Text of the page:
Mustard is one of the world’s most ancient spices and oldest known condiments.
The name, mustard, comes from the Latin words “mustum ardens”, which means “burning wine” and refers to the flavor created by the spicy heat of the crushed mustard seeds mixed with the juice of unfermented wine grapes.
It is believed that mustard was first cultivated in India around 3000 BC, and later taken to Britain by the Romans who used it as a condiment and pickling spice.
Mustard was known for its medicinal purposes before its culinary uses. It was first mentioned as a curative in the Greek’s Hippocratic writings. In the form of mustard paste it was used for general muscular relief and to help “cure” toothaches. It also became known to stimulate appetite and digestion, help clear sinuses, and increase blood circulation. Mustard flour can even be sprinkled in your socks to help prevent frostbite.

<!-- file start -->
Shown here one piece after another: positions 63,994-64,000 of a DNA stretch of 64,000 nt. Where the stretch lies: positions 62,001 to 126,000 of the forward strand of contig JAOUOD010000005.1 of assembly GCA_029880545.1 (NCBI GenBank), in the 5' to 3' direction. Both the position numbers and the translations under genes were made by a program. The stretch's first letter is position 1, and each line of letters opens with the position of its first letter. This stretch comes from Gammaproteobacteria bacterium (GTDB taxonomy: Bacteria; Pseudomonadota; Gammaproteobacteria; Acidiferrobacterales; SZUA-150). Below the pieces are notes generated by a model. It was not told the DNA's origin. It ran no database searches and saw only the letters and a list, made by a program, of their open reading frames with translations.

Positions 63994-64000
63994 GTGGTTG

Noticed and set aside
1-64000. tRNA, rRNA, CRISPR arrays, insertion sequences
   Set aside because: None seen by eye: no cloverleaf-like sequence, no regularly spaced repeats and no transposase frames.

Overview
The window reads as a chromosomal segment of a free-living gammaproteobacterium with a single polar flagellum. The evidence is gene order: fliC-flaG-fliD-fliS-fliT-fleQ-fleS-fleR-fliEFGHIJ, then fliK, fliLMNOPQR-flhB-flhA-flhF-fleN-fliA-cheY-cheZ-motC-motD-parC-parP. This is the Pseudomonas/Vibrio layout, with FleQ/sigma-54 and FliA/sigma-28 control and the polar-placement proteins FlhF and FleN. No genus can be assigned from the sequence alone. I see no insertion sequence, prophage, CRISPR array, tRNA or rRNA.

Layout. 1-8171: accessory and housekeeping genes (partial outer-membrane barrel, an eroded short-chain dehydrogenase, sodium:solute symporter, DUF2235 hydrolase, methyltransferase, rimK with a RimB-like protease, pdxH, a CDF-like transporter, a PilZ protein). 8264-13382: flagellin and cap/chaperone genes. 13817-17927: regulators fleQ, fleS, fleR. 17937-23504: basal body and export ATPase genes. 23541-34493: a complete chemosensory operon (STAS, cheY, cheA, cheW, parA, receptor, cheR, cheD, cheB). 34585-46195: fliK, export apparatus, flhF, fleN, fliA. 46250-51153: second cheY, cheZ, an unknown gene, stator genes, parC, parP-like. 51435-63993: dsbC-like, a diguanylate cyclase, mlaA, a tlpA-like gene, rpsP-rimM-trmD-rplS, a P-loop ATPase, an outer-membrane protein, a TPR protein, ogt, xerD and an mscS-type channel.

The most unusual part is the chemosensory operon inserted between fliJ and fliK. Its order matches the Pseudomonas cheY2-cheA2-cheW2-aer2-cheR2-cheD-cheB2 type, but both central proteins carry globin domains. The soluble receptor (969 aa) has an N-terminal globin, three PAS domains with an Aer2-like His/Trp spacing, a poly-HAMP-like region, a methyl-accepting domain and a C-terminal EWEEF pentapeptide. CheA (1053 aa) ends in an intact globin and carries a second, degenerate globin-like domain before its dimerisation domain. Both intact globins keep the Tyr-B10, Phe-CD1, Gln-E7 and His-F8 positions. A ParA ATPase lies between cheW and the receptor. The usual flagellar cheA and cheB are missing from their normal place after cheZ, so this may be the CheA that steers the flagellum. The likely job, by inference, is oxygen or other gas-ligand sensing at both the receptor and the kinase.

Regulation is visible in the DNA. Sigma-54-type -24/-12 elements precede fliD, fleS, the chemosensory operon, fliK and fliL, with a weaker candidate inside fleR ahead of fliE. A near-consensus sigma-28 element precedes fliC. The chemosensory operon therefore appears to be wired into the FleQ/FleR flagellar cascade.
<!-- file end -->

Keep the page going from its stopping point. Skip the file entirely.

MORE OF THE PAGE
Mustard was so enjoyed by the Romans that when they moved into Gaul (present day France) they took the mustard seed with them and planted it in the region of Burgundy.
The French mastered the making of mustard, and by the ninth century French monasteries were bringing in considerable income from mustard preparations.
Pope John Paul XXII loved mustard so much that in the early 1300’s he created a new Vatican position of mustard-maker to the pope - grand moutardier du pape.
The saying, “Can’t cut the mustard,” means that one can’t live up to a challenge.
In Denmark and India it is thought that one can ward off evil spirits by spreading mustard seed around the exterior of the home.
Americans use more mustard than any other country in the world.
National Mustard Day is celebrated on the first Saturday of each August at The Mount Horeb Mustard Museum in Wisconsin.
Mustard’s scientific name is Brassica Nigra (Black Mustard) and Brassica Alba (White Mustard), and it is made from the seeds of the plant in the Cruciferae family.